Gen. Lloyd J. Austin, head of Central Command, said airstrikes against the Islamic State were working but the mission was “far from over.” Publish Date October 17, 2014. Photo by J. Scott Applewhite/Associated Press.
Gen. Lloyd J. Austin, head of Central Command, said airstrikes against the Islamic State were working but the mission was “far from over.” 

Increased airstrikes over the besieged Syrian city of Kobani have allowed the American-led coalition to take out large numbers of Islamic State fighters, the top American commander for the Middle East said on Friday.

Gen. Lloyd J. Austin, the head of the United States Central Command, acknowledged that the Sunni militant group might still manage to take Kobani, but indicated that even if it did, it would be a costly victory that could eventually help the United States and its allies in other parts of Syria as well as in Iraq.

“What’s going on in the Kobani area is that, in my assessment, the enemy has made a decision to make Kobani his main effort,” General Austin said during a rare appearance before reporters at the Pentagon. He said that fighters from the group, also known by the acronyms ISIS or ISIL, had poured into Kobani.

“Now, my goal is to defeat and ultimately destroy ISIL,” he said, using an acronym for the Islamic State. “And if he continues to present us with major targets, as he has done in the Kobani area, then clearly we’ll service those targets.”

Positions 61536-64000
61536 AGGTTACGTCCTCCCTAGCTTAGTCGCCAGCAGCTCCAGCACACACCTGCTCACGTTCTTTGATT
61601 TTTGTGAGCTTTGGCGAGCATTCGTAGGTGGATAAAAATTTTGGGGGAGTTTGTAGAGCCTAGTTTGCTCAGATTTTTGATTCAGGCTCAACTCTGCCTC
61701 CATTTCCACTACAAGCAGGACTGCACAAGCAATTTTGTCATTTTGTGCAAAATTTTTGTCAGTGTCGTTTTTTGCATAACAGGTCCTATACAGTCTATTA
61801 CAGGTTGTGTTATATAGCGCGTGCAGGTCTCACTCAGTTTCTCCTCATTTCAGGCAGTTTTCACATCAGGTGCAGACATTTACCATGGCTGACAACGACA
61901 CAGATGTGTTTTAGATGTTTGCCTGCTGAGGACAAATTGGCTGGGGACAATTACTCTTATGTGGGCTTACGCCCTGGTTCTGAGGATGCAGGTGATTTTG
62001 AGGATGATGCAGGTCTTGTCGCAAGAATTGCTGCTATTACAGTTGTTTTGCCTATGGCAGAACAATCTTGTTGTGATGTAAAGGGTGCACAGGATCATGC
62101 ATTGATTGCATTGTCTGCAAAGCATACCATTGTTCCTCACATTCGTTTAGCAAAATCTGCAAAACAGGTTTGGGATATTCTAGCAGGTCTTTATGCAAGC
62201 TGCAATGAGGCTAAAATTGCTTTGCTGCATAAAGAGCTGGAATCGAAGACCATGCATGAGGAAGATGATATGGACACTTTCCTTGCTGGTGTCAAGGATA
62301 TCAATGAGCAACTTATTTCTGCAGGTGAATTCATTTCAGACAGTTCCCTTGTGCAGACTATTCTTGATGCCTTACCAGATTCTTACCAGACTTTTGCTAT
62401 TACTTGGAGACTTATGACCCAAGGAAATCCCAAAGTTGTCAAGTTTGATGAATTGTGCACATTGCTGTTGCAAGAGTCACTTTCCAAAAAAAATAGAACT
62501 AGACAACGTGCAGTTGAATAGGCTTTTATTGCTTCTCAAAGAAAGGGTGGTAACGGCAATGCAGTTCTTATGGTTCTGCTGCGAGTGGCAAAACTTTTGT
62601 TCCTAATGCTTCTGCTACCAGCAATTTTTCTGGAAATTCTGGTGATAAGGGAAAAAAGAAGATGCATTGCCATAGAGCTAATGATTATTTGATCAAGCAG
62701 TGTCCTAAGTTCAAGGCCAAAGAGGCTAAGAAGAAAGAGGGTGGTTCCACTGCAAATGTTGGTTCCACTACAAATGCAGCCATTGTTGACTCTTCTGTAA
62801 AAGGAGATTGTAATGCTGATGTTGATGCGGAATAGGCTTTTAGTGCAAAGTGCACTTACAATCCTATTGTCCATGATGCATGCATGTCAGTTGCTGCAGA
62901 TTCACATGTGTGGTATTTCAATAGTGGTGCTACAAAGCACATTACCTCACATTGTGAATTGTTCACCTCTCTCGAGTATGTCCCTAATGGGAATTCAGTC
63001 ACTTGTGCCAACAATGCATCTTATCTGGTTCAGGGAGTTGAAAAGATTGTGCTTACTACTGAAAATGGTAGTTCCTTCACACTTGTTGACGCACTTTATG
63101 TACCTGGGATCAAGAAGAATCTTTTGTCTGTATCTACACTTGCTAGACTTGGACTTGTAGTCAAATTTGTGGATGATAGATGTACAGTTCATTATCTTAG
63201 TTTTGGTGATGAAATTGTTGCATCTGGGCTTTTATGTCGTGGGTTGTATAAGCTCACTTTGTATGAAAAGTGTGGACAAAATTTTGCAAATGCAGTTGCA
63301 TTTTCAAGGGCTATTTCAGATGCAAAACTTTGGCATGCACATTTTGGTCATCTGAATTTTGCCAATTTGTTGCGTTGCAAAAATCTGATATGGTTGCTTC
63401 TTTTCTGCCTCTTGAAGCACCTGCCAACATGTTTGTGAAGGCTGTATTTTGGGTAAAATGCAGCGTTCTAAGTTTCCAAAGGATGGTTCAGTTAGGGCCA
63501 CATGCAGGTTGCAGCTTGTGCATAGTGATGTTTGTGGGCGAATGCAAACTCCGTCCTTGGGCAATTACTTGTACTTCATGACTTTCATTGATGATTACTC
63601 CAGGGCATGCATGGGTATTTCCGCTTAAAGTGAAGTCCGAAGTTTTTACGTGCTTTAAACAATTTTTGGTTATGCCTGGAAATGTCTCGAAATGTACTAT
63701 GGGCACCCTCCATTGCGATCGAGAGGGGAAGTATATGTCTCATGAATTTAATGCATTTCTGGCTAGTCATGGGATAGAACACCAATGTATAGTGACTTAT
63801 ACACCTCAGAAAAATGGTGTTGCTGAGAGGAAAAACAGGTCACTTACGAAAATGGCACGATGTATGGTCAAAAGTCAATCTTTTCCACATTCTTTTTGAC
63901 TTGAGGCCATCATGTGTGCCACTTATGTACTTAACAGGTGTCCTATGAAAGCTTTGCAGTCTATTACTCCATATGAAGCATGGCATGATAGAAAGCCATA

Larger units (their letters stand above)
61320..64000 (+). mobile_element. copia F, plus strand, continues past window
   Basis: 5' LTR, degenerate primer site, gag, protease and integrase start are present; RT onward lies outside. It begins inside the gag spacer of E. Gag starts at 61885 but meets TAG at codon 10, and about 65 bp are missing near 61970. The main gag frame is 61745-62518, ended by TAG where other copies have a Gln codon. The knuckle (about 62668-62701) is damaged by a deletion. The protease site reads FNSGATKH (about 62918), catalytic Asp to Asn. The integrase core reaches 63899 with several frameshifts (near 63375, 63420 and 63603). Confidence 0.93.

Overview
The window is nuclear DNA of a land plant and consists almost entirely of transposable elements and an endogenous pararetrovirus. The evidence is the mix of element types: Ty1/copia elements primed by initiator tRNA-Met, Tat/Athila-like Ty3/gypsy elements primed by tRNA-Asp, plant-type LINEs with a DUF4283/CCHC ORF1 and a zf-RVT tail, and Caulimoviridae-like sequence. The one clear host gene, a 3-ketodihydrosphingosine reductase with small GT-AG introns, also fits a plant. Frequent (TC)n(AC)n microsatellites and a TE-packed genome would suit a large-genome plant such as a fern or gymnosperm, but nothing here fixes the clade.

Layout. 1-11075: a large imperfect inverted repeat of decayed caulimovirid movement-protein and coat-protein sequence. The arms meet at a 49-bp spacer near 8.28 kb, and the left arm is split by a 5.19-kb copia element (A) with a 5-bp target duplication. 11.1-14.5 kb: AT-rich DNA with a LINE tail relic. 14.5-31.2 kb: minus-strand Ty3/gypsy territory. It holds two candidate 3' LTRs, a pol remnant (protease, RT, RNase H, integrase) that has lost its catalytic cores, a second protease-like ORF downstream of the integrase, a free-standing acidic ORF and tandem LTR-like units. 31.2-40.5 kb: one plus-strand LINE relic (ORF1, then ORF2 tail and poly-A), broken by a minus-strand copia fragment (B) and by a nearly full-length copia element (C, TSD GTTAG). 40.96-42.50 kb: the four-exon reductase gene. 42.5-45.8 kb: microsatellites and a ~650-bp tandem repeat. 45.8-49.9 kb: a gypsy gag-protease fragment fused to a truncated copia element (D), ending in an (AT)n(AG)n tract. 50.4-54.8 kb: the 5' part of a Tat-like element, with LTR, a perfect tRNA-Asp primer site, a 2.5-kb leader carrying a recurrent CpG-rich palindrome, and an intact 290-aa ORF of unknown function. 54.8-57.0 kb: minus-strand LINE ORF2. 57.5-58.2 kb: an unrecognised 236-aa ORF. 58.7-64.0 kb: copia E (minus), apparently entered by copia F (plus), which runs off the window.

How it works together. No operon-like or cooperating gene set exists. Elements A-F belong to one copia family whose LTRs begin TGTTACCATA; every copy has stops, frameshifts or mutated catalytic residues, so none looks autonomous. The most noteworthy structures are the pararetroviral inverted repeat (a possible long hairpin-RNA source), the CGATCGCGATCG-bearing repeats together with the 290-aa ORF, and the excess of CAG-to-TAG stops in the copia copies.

The United States carried out 14 airstrikes around Kobani on Wednesday and Thursday, the Pentagon said. The attacks blasted what officials described as Islamic State buildings, command posts, fighting positions, sniper positions, a staging location and one heavy machine gun.

Still, Central Command noted in a news release on Thursday that “the security situation on the ground in Kobani remains tenuous.”

During his appearance before reporters on Friday, General Austin echoed that. “It’s highly possible that Kobani may fall,” he said.

But he noted that Kurdish fighters had managed to regain territory that had been lost previously, adding that they had done “a yeoman’s work in terms of standing their ground.”

Defense officials noted that the more Islamic State fighters that the United States and its allies were able to kill in Kobani, the fewer they would have to fight in other parts of Syria and in Iraq.

They also attributed the increase in airstrikes in and around Kobani to a little-known new system where Syrian Kurdish fighters fed target information to allied war planners.

General Austin defended the American plan to train 5,000 members of the moderate Syrian opposition to fight the Islamic State, and said that in eight months to a year the Sunni militant group would look much more different after undergoing a year of airstrikes from the United States and its allies.

“My personal opinion,” he said, “is that they’ll be much degraded from what they are now, and so I think a well-trained force that’s well equipped and well led will have a real good chance of being successful.”


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